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Back to the drawing board on Gonski: no logic in abandoning school reforms

The government still needs to address the underlying problems that the Gonski reforms sought to address. AAP Image/Dan Peled

Education minister Christopher Pyne says it’s necessary to go “back to the drawing board” on schools funding and abandon the previous government’s funding reforms – commonly known as the Gonski model.

After calling the Gonski model “unimplementable”, Pyne said that by the end of next year, the Coalition will develop a new funding model. It is unclear what this “flatter, simpler, fairer” policy Pyne is advocating will really look like. Yesterday, he ruled out a return to the Howard SES model but in previous interviews, he has remained ambiguous.

There certainly were flaws in the Labor government’s interpretation of the Gonski review’s recommendations, including the way it distributed funds and sourcing the money from the higher education sector.

But Minister Pyne, before we go “back to the drawing board”, let’s have another look at why the Gonski Review was initiated and why we allegedly need further debate on funding models.

Why was the Gonski Review initiated?

The Gonski Review cost taxpayers thousands of dollars, consisted of six expert panelists, met with hundreds of professionals and stakeholders, and compiled more than 7000 written submissions from the public.

The review came about because ever since the existing funding model was introduced by the Howard government in 2001, known as the socio-economic status (SES) model, a large volume of peer-reviewed academic research concluded that the funding model was “unhelpfully complex and exceedingly opaque”.

The socio-economic status (SES) model funds schools within the private sector. A large part of this funding is based on the number of enrolments within a school. Or in other words, cash for customers. Schools also receive money as based on their socio-economic status (SES) score. This “score” measures the cohort of students, not the individual, and bases a score on the residential address of the cohort. As Gonski panelist Kathryn Greiner commented, this score lacks accurate data and leads to inefficient funding.

There are three different streams of funding within this SES model and it is almost impossible to tell where funds are coming from or going to.

Hence, one of the primary aims of the Gonski Review is to achieve transparency of funding. This cannot be understated. Surely, we want to know where our taxpayer dollars are going? Due to recurrent grants based on average cost measurements and confusing indexation arrangements, it is not always clear which level of government is providing funding.

Indeed, our current funding system completely lacks coordination and this leads to a duplication of funding efforts. In other words, some get more, some get less.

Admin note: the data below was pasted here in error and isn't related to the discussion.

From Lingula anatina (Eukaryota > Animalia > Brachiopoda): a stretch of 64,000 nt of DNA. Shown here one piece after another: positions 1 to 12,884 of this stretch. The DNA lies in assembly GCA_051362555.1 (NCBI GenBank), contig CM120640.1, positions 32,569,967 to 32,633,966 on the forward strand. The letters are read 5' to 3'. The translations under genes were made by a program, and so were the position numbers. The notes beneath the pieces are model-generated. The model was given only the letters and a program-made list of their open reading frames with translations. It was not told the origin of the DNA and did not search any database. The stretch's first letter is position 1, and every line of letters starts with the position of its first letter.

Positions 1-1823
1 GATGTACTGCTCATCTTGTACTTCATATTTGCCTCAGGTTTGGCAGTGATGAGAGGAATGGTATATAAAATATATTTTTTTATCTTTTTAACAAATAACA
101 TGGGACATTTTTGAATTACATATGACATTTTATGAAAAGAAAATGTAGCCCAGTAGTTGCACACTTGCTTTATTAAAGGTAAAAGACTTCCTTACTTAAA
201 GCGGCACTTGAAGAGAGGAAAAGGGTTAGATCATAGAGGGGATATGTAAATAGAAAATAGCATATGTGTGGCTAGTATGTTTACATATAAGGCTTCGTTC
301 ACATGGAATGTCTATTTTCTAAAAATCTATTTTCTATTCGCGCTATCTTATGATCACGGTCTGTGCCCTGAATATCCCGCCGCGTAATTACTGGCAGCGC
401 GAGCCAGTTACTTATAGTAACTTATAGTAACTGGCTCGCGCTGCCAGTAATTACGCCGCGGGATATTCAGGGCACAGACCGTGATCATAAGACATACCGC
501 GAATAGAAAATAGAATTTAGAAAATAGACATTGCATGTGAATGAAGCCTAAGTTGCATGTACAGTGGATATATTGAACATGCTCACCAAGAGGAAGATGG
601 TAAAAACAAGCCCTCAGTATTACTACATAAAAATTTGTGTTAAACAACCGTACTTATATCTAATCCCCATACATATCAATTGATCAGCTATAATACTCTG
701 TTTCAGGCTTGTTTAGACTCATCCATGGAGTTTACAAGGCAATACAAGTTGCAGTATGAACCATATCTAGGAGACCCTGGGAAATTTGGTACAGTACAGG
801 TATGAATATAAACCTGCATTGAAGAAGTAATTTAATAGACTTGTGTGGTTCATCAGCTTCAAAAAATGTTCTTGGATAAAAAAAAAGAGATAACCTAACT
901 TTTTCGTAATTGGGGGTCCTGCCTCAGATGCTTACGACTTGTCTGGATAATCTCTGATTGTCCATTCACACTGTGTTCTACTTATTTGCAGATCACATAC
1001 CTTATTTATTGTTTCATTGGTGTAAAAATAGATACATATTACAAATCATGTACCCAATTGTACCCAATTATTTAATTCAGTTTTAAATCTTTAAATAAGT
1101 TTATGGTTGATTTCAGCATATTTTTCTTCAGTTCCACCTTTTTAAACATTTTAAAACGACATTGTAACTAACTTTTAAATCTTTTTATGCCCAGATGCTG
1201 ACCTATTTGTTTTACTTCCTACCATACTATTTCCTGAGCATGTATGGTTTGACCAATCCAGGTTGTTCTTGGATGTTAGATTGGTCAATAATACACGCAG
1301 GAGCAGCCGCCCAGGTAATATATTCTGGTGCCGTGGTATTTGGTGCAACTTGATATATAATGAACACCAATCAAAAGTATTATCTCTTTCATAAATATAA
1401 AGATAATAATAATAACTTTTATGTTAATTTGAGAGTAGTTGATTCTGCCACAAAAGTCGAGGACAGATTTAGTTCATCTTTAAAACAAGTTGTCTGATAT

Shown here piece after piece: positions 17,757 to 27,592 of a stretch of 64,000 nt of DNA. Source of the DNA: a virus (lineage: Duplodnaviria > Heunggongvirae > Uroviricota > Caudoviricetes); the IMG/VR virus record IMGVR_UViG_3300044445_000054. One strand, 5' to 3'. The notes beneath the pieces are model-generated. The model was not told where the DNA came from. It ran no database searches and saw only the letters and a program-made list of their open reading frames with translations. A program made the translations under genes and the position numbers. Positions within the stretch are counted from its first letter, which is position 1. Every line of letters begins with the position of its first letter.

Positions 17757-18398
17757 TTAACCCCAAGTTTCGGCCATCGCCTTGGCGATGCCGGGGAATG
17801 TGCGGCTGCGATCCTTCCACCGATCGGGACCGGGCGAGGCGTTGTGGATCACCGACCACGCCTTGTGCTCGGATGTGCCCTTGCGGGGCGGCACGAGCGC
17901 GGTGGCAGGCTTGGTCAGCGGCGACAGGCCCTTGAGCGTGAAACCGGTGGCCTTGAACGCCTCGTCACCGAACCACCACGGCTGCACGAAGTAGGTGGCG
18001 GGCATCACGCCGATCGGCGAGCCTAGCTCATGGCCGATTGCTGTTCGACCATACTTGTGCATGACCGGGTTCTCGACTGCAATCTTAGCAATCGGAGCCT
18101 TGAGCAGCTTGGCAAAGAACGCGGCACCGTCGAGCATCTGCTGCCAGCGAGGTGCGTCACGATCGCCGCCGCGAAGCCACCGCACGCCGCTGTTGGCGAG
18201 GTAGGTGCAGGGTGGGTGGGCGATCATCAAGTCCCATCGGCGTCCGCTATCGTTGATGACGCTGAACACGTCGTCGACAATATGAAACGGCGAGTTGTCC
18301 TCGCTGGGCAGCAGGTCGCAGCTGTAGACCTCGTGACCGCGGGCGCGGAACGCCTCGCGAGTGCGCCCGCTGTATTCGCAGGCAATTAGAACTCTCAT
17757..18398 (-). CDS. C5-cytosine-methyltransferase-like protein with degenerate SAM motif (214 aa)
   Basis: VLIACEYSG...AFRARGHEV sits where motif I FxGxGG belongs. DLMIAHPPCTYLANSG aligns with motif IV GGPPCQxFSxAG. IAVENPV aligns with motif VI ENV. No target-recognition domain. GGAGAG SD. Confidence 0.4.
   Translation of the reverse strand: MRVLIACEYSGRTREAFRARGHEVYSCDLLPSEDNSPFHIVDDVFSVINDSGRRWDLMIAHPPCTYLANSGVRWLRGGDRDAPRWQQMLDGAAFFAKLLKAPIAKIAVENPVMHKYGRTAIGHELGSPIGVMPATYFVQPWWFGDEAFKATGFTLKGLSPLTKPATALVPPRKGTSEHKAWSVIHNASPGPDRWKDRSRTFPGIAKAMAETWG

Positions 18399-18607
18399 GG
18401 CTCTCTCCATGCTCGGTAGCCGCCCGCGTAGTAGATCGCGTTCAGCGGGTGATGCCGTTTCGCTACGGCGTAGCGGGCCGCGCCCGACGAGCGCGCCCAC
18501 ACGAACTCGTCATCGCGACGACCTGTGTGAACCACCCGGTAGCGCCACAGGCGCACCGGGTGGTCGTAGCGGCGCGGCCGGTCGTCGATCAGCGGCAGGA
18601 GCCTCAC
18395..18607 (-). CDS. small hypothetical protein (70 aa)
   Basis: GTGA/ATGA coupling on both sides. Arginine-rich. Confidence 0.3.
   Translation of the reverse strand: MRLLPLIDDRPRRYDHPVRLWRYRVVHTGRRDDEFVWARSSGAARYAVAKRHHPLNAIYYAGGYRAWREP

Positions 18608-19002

This matters because Australia is not hitting the A grade when it comes to educational achievement. The global ranking system – the Programme for International Student Assessment – shows that Australia has recorded consistent declines in educational achievement for the last ten years.

The gap between our high and low achievers is increasing. What’s more, Australia demonstrates a stronger relationship, when compared with our OECD neighbours, between educational achievement levels and socio-economic status.

Funding advantage, not disadvantage

This is the primary point to consider when thinking about our current funding model and comparing it to the proposed funding model. Currently, Australia spends more on advantage and less on disadvantage.

In comparison to other OECD countries, Australia spends above-average on private schools, meaning the Independent and Catholic sector. Australia also spends less taxpayer dollars on public schools in comparison to what the average OECD country spends, even though this is where you’ll find most of the disadvantaged students.

There is no other country in the OECD world that funds independent schools as favourably as Australia does. The majority of OECD countries retain an independent sector that is truly “independent”. Our independent school is government-dependent, in that it garners almost half of its net-recurrent income from taxpayer subsidies – 45% in total.

The Gonski model

Of course, the Gonski funding model is contentious. It proposes to attribute more money to where it is needed. It adds funding loads to individuals with a disability or students who live in a remote area, possess lower English language proficiency, amongst others. The Independent school sector feels threatened by the proposed model and are scared of losing funding (which increased under the Howard SES model).

The Abbott government has absolutely no interest or intention in modifying the current funding system. Previously, Abbott declared that the Gonski reforms were unnecessary, as there is nothing fundamentally wrong with our funding system.

They will continue to delay the Gonski funding for as long as they can, and Minister Pyne will continue to claim outlandish claims, entirely lacking in research-based evidence. They will do whatever they can to delay and disrupt the Gonski funding model. Their purpose is to increase the scope of education privatisation and the Gonski funding model will do the opposite.

Keeping in mind that the most successful systems are those that “combine quality with equity”, we need to ask ourselves, which model is fair and equitable? If the government doesn’t acknowledge the underlying problems that the Gonski model sought to address, it’s hard to see how a fairer system can develop.

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